OLD PHOTOS of JAPAN, a photo blog of Japan in the Meiji, Taisho and Showa periods

Old Photos of Japan
shows photos of Japan between the 1860s and 1930s. In 1854, Japan opened its doors to the outside world for the first time in more than 200 years. It set in motion a truly astounding transformation. As fate would have it, photography had just been invented. As the old country vanished and a new one was born, daring photographers took photos. Discover what life was like with their rare and precious photographs of old Japan.
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  • Kjeld Duits

    Hi Thomas, what is the link?

  • thomas fullman

    have posted 70+ photographs on googles picasa website 1850 Photographs of China & Japan

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Unbeaten Tracks in Japan • Isabella L. Bird
Unbeaten Tracks in Japan

In 1878, just 19 years after Japan opened it first ports to the world, and a mere ten years after the fall of the Tokugawa Shogunate, an adventurous 47-year old woman from the UK set out to explore the interior of Japan. The country was virtually unknown to Westerners, and a woman traveling only with a guide seemed outrageous. Everybody advised her not to, but she went anyway and wrote this unique and vivid journal of what she saw and experienced.

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1890s • Woman Writing with Brush

Japanese Woman in Kimono Writing a Letter

A woman wearing a kimono is writing a letter with a brush. A box to place brushes and sumi (ink), and an andon lamp are on the tatami (rice mats). In the back hangs a kakejiku (hanging scroll).

The Japanese writing system was introduced to Japan from China in the 4th century AD. Initially, the Chinese characters were only used for reading and writing Chinese. Around the mid seventh century, or possibly earlier, a writing system was developed which used Chinese characters to represent the Japanese language. This was called Manyogana (万葉仮名). The name has been derived from the Manyoshu, a Japanese poetry anthology from the Nara Period (710-794).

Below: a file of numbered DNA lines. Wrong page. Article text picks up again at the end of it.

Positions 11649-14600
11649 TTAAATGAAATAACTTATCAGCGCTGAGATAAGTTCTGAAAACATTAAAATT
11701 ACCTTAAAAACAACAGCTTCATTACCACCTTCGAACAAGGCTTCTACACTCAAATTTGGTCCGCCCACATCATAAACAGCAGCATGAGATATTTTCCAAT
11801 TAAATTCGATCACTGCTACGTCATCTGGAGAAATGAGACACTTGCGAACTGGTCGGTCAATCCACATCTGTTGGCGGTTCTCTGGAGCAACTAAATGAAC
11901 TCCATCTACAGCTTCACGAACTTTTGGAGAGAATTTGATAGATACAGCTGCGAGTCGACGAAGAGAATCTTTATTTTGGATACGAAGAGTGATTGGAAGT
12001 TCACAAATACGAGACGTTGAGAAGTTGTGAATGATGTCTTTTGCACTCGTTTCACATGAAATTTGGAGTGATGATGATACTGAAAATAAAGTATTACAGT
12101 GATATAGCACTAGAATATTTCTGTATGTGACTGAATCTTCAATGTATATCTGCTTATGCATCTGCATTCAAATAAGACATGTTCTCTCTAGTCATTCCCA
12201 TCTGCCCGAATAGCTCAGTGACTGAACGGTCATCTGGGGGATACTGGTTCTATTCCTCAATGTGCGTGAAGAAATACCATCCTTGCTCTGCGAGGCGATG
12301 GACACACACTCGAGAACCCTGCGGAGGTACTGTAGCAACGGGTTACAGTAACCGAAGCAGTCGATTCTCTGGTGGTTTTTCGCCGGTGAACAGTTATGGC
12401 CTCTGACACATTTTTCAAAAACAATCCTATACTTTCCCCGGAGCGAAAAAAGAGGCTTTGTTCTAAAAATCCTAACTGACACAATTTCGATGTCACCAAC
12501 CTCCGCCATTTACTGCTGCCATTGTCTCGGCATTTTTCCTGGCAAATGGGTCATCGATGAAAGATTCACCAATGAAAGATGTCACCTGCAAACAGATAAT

The Meiji Period (1868-1912) saw a range of important transformations in the use of written Japanese. The Genbunitchi (言文一致) movement, for example, resulted in using a colloquial form to write. Previously, a classical style had been used. Additionally, in 1900, the Education Ministry standardized the hiragana script and limited the number of kanji (Chinese characters) taught in elementary schools to about 1,200.

More significant reform followed after the end of WWII, when conservatives were removed from control of the educational system. Undoubtedly, the most important reforms were limiting the number of kanji students learn at Japanese high-schools to just 1,850, and changing the direction from right-to-left to left-to-right.

Photographer: Kimbei Kusakabe
Publisher: Unknown
Medium: Albumen Print
Image Number 70614-0004

Quote this number when you contact us about licensing this image.
You can also licence this image online: 70614-0004 @ MeijiShowa.com.

Usage of this image requires a reproduction fee.
Reference for Citations

Duits, K. (2008, June 24). 1890s • Woman Writing with Brush, Old Photos of Japan. Retrieved on 2021, Mar 08 from https://www.oldphotosjapan.com/photos/277/woman-writing-with-brush

Posted by • 2008-06-24
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have posted 70+ photographs on googles picasa website 1850 Photographs of China & Japan

#000137 · thomas fullman · 2008-07-24

Hi Thomas, what is the link?

#000138 · Kjeld Duits (author) · 2008-07-24

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